After his exile from UNC late last year, P.J. Hairston took his talents to D-League, where he averaged 21.8 points per game and became one of the more prolific scorers in the league.
The talent Hairston has is undeniable, just as it was when he was one of the better per-minute scorers in the nation during his sophomore season at UNC. His ability to shoot -- both on catch and shoot situations when stationed in the corner as well as his incredible pull-up game -- are translatable skills that should be easy to fit onto an NBA roster. Combine that with a good physical profile (6'9" wingspan, 8'5" standing reach, 37" max vertical) and you have quite a bit of potential for a coach to mold.
The molding part is the only real gotcha with Hairston.
I'm not even talking about the dismissed misdemeanor marijuana possession or the loaner cars he was caught driving. Those aren't long term concerns of mine.
But while watching Hairston in the D-League, as much as his offensive potential was on display, so were some bad habits. Contested shots early in the shot clock, leaking out before defensive rebounds were controlled to try to break away for easy points (he dropped from 7.4 rebounds per 40 minutes at UNC to 4.3 per 40 minutes at Texas), to extremely inconsistent effort on the defensive end. Those are my biggest concerns.
This brings up many of the problems with using the D-League as a developmental sandbox. There are some benefits, of course: NBA rules, more physically mature players to play against, team-controlled coaching (in some instances). But there are some drawbacks as well. With only 2 guys per team on NBA contracts and with 10 guys making NBA minimum wage auditioning for either the upcoming draft or to be signed to an NBA contract, developing guys in the constructs of team ball is sometimes difficult. It's certainly not the panacea that some make it out to be. Not yet, at least.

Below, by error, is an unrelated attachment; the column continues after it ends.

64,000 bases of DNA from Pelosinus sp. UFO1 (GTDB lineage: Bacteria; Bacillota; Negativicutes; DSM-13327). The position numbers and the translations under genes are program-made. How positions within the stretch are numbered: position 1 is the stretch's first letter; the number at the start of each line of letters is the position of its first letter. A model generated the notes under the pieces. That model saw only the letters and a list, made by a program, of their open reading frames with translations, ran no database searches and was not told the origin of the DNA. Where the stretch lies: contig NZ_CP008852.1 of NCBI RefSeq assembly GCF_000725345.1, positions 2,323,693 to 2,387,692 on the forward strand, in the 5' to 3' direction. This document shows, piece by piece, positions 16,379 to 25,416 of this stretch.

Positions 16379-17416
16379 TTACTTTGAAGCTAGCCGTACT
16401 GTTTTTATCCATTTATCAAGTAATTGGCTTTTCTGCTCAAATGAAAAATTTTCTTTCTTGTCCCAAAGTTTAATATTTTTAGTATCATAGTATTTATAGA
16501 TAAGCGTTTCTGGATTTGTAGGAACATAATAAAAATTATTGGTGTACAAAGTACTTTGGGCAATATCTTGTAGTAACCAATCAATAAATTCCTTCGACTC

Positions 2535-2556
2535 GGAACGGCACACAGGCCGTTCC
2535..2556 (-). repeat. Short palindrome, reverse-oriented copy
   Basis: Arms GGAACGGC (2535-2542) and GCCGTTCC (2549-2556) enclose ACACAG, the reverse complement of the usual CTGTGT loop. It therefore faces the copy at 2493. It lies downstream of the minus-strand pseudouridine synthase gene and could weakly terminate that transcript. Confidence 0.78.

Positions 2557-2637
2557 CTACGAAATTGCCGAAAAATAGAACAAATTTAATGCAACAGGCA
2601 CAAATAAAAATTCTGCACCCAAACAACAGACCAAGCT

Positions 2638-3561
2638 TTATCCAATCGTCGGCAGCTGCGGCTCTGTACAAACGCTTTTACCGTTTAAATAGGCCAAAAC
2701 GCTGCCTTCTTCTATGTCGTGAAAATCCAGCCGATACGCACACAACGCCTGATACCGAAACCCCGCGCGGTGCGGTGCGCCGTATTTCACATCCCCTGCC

Still, at this stage of the draft there are concerns with any prospect, and there comes a point in time when Hairston's talents outweigh those concerns. I believe that this is the point of the draft where that is the case.
In terms of fit with Oklahoma City, their overall depth allows them to take the best overall talent. And while I expect them to continue to run a lot of two point guard sets with Reggie Jackson, they also signed Caron Butler late in the season and gave him 27 minutes per game as they weren't ready to fully turn that role over to Jeremy Lamb. Wing scoring is an area that could help the Thunder, and Hairston should be able to contribute relatively soon.
It's worth noting that there have been rumors that the Thunder were very interested in Kristaps Porzingis. Well, not only was he taken before either of the Thunder's first round picks (21 and 29) in our mock draft (17th to the Celtics), but he also just withdrew from the draft. The Celtics re-do their pick and select Clint Capela, the power forward from Switzerland. Don't worry about the swap, it's actually in the rule book that if a team makes a selection before the withdrawal deadline that they can re-do their pick. We checked with Adam Silver.
Mike is up next with the Memphis Grizzlies.